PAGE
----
There is a 500 pound “car” parked at the Acute Rehabilitation Unit therapy academy at Peterson Regional Medical Center now, all for the benefit of patients recovering from strokes and other medical conditions, as they retrain their bodies to get in and out safely from a vehicle.
According to the therapists at the ARU academy, it may seem easy to anyone who is healthy. But strokes, plaster on broken bones and other medical problems change the way a person moves, turns and balances.
Enter the “car transfer simulator” or “Tran-Sit”.
And the reason this 48 x 60 inch steel box weighs so much is that it includes a “height adjustment system” underneath that allows therapists to closely compare the height of the car’s “seats” in the simulator with the actual vehicle. that each patient will be walking or driving.
Steve Zirkel, an ARU therapist, says they can adjust the hydraulic lift to meet the needs of each patient, whether he or a family member drives a compact car, small or large SUV or a tall truck. “I ask the patient or a family member what type of vehicle the patient needs to get in and out of, so I know when the simulator needs to be adjusted,” said Zirkel.
According to the source company, this simulator allows each patient to learn and practice car transfer skills in the comfort and safety of a clinical environment.
It has realistic vehicle parts, including two functional doors with handles and locks, shell seats with seat belts and “front-rear adjustment”, tilt steering column, panel and metal tube structures in the shape of the frame’s contour. door and where the windows would be on the doors.
The goal is to provide a safe and convenient alternative to “parking” transfer training.
Last week, ARU patient Idanell Schuessler of Llano was practicing getting in and out of the simulator as she was scheduled to be discharged on Easter Sunday to go home in her daughter’s vehicle.
“I still have trouble lifting my legs and I have to do it right to get in her car and come back when I get home. I’ve been nervous about it, ”she said.
So, with physiotherapist Samantha Amisano, Schuessler practiced all the steps again last Friday – using his walker, back in the car seat; place your right hand on the seat; sit on the seat while lowering your head below the doorframe; turn on the seat while lifting your legs into the car.
Then open the door and reverse the steps to get out of the car.
“I have been practicing this in my head so I can do it on Sunday,” she said, “step back, put your hand on the seat, sit in the saddle, get down, turn around and lift your legs.”
Schuessler said his daughter has a Suburban, but she was coming in a small SUV to pick her up.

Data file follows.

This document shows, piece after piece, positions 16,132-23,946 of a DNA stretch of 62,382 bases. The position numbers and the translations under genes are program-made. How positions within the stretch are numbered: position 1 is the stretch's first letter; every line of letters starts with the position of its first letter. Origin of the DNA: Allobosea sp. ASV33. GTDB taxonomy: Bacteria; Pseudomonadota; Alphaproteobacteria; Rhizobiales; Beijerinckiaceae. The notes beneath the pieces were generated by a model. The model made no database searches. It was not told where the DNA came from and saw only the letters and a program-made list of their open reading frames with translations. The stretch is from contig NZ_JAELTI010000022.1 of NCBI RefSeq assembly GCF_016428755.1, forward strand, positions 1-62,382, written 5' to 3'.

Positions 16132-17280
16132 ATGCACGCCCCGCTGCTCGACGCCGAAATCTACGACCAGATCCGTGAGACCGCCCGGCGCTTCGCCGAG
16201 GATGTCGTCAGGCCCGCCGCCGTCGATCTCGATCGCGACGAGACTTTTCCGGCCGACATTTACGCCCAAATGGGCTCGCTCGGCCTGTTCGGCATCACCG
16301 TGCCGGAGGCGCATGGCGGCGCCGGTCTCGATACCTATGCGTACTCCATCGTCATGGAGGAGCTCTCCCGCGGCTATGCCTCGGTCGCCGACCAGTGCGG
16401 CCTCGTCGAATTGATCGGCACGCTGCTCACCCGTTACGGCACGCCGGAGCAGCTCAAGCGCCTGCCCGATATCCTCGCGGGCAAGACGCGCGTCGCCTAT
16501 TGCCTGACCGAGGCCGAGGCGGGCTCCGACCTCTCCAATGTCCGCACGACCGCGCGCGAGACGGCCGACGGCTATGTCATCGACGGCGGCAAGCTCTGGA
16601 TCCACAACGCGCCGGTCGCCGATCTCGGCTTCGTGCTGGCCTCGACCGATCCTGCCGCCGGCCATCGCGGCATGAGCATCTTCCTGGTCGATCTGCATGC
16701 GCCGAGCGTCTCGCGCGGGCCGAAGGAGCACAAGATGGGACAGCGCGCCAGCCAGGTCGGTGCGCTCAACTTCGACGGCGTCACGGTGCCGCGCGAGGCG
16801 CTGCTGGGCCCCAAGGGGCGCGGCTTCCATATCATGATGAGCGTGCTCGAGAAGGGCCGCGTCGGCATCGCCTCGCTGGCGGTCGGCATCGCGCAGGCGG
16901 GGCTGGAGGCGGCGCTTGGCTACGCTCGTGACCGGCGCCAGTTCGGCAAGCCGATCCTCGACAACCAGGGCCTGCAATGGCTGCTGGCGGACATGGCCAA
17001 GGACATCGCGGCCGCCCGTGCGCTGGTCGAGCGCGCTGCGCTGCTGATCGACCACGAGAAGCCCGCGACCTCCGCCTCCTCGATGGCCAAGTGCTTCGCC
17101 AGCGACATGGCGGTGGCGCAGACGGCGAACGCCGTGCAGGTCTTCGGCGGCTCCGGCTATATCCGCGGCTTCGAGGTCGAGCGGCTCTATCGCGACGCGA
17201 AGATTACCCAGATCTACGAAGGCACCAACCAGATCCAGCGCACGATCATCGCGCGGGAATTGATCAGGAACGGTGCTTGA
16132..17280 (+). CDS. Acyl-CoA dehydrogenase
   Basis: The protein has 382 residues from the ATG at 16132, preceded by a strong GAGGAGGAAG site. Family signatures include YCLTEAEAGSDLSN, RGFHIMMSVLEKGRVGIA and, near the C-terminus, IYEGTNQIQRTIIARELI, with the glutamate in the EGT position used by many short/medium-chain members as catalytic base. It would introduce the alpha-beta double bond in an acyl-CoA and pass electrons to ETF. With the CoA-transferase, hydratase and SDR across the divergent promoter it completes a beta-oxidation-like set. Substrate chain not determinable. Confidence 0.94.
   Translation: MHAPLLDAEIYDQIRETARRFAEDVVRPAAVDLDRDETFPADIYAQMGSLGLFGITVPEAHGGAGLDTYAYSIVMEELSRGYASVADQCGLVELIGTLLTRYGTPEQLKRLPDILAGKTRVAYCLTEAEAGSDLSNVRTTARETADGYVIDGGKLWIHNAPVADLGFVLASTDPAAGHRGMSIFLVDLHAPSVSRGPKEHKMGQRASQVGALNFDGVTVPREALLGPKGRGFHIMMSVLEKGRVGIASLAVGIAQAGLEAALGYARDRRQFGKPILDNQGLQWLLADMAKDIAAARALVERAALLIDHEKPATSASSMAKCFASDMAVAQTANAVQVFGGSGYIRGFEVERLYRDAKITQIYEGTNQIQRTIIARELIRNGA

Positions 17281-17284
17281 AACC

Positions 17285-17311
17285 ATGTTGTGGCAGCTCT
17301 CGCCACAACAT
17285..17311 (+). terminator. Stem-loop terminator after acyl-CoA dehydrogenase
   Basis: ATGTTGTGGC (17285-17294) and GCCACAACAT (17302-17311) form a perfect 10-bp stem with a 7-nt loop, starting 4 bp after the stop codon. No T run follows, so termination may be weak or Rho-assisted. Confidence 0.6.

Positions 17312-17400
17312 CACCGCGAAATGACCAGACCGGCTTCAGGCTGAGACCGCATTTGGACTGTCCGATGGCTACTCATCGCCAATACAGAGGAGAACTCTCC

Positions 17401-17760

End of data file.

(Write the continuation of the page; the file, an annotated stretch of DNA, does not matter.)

Schuessler was living on a ranch near Llano and was driving a truck. But she also owns two houses in Llano that she was renting as an inn; and planned to move to one of them to continue his recovery.
“Driving for real is far from me. I know I was taking it for granted. Now I am excited to go home, but I’m scared, ”said Schuessler.
Zirkel said that each patient has a different type and height of vehicle. And this simulator is good training for patients with a variety of medical problems, including hip or knee fractures, and also for their families.
“We have had this car simulator since February and it has been used mainly for patients in the Rehabilitation Unit, including some here for knee and hip prostheses. It is also for use by people with neurological diseases, Parkinson’s and amputee patients, ”he said.
“We practice with patients’ real cars, if they are available,” said Zirkel. “The simulator allows them to practice here as needed. And sometimes it takes one or two people to help the patient on the driver’s side of the ‘car’ too. Most patients would enter the passenger side. “
The related skills that patients in the Acute Rehabilitation Unit also practice include getting in and out of bed, getting up from a sitting position to stand, getting out of the bathroom, getting in and out of the shower, and walking on various surfaces, including level, to up and down, slopes and ramps, stairs and uneven surfaces.
Zirkel said that another thing he would like to add is some kind of scenic “view” on the wall in front of the “car”, since the team of several men who brought him to the gym installed him with the front facing an empty space of White wall. (But this is because the hydraulic lifting mechanism is at the rear end.)